Is all internet activity subject to scrutiny for criminal prosecution?
February 13, 2023 8:22 PM   Subscribe

I was wondering if the average forum site such as this, or even a personal accounting software used just in a home office, could and would potentially be used as evidence for crime prosecution? (I'll elaborate)

So I work in the public sector and we are always on the lookout for hackers and forms of identity theft. Since it's never known to the public where those breaches end up I wonder if law enforcement periodically scans each and every electronic communication for signs or linkage to any crimes they may be investigating.
posted by The_imp_inimpossible to Computers & Internet (10 answers total)
Think about the volume of "each and every electronic communication" and ask yourself how law enforcement (also: which branch? Which jurisdiction?) would, even periodically, scan all of them. You're talking about multiple billions of posts from a myriad of sites and services every single day; the amount of human labor it would take to scan them all, even only from a single day, is...almost incomprehensible.

I would imagine that things are done on an exception/flag basis; if you post something that trips a flag somewhere, at that point, a deeper dive is probably done into your specific online activity and presence, and maybe that of people you interact with as well.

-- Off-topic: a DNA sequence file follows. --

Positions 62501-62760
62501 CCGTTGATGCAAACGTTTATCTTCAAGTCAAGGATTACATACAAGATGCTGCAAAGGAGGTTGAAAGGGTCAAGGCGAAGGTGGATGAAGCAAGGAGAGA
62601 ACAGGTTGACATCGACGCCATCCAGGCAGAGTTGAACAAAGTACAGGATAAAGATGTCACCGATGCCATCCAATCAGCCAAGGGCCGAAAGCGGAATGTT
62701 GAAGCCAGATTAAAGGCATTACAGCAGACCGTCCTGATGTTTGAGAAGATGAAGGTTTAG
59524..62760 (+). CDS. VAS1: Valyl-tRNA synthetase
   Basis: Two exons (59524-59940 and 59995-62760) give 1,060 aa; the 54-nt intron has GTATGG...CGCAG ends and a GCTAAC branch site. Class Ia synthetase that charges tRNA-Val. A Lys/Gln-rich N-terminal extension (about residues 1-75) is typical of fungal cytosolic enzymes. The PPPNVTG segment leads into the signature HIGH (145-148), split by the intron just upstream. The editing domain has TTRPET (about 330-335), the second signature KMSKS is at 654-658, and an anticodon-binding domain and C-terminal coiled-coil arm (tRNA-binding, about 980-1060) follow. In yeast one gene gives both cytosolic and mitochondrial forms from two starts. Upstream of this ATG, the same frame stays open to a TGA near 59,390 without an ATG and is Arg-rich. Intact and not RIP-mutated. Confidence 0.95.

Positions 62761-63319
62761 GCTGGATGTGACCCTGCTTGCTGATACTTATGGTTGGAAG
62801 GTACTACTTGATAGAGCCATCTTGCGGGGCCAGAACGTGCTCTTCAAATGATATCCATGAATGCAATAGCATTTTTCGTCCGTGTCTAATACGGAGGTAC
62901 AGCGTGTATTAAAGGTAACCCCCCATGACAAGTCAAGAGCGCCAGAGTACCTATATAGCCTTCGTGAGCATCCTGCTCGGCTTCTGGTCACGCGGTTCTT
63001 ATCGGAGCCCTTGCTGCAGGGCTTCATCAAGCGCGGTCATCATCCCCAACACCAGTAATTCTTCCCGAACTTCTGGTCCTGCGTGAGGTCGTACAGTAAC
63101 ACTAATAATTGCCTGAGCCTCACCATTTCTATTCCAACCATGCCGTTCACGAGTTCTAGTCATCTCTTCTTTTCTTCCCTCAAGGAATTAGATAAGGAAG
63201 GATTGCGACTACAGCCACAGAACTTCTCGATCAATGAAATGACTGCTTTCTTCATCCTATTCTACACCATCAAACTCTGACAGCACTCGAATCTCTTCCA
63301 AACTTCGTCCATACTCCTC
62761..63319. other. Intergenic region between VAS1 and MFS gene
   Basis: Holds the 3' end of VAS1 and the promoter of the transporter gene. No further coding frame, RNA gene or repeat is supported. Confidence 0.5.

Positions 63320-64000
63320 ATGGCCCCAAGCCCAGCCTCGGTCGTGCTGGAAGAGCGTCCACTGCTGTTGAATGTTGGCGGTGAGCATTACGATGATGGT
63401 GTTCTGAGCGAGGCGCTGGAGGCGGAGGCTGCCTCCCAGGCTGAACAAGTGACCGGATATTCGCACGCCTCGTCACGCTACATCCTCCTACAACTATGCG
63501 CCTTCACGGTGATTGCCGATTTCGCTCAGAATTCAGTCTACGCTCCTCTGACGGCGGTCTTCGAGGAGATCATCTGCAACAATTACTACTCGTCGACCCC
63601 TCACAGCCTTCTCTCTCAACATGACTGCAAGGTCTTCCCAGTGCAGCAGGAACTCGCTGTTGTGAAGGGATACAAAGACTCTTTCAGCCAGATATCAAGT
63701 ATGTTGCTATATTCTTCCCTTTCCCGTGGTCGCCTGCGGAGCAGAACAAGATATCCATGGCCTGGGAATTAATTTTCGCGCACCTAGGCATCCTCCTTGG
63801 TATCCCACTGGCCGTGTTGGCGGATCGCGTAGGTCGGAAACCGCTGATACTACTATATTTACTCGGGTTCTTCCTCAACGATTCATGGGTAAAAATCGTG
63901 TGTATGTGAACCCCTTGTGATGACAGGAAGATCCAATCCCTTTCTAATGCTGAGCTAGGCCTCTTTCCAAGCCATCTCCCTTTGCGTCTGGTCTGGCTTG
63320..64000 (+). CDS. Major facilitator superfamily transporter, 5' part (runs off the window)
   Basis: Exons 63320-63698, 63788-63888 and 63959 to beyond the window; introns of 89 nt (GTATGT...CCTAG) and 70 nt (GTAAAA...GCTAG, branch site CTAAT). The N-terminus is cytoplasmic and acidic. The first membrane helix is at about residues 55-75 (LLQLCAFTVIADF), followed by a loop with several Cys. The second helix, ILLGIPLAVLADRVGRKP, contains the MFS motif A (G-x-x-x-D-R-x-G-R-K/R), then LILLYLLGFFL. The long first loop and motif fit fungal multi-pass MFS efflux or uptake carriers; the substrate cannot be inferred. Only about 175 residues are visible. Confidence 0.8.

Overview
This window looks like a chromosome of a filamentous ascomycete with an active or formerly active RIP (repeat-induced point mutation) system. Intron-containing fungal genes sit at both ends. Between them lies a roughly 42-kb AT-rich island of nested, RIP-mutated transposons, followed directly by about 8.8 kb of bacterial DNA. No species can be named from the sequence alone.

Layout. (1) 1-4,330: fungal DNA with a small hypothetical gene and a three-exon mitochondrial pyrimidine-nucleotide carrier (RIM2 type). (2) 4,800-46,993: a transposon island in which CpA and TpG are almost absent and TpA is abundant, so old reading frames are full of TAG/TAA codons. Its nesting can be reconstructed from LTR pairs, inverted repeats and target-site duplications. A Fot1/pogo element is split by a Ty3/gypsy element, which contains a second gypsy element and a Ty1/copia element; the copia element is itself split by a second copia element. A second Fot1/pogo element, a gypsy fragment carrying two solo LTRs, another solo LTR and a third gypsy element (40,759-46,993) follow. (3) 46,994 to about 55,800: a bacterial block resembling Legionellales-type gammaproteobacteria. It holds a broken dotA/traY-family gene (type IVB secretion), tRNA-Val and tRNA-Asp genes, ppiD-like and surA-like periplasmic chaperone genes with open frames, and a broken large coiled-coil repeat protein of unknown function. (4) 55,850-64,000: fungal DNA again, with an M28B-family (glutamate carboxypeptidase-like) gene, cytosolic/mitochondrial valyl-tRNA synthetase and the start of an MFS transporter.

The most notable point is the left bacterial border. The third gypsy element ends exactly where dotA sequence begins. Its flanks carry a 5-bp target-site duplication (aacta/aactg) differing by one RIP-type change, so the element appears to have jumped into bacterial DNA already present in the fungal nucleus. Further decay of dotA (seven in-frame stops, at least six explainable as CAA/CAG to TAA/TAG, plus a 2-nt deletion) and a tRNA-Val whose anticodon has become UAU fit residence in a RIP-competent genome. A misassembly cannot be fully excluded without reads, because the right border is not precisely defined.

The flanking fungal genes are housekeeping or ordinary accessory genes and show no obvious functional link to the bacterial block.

Setting aside the labor challenges of a manual search like that, there's also the legal aspect; in the US, law enforcement can't conduct a search if they aren't searching for something specific. In other words, they can't fish. They need to have a reason to be looking and a thing to be looking for. "I should check to see did they do crimes yesterday" is not enough of a reason online, any more than it is in the offline world.

Now: if someone DID do a crime yesterday, and an investigation of that person's activities discovers that that same someone posted here or anywhere about it, or about anything really, it is reasonable to think this site might be searched/subpoenaed/made discoverable to find out more. But without evidence of a crime - either alleged or charged - nobody's just randomly harvesting data from MeFi to use for maybe potentially taking legal action in case they find something.

(I'm also in the public sector and I deal with stuff like this on a not-infrequent basis)
posted by pdb at 8:58 PM on February 13 [2 favorites]

NSA does, and they can respond to an LE subpoena.
posted by j_curiouser at 9:00 PM on February 13 [4 favorites]

Evidence in a prosecution where a crime has already been committed? Absolutely. That’s routine.

Trolling the web looking for evidence of crimes? Limited cases, to my understanding, and for extremely serious crimes.
posted by Miko at 9:06 PM on February 13 [2 favorites]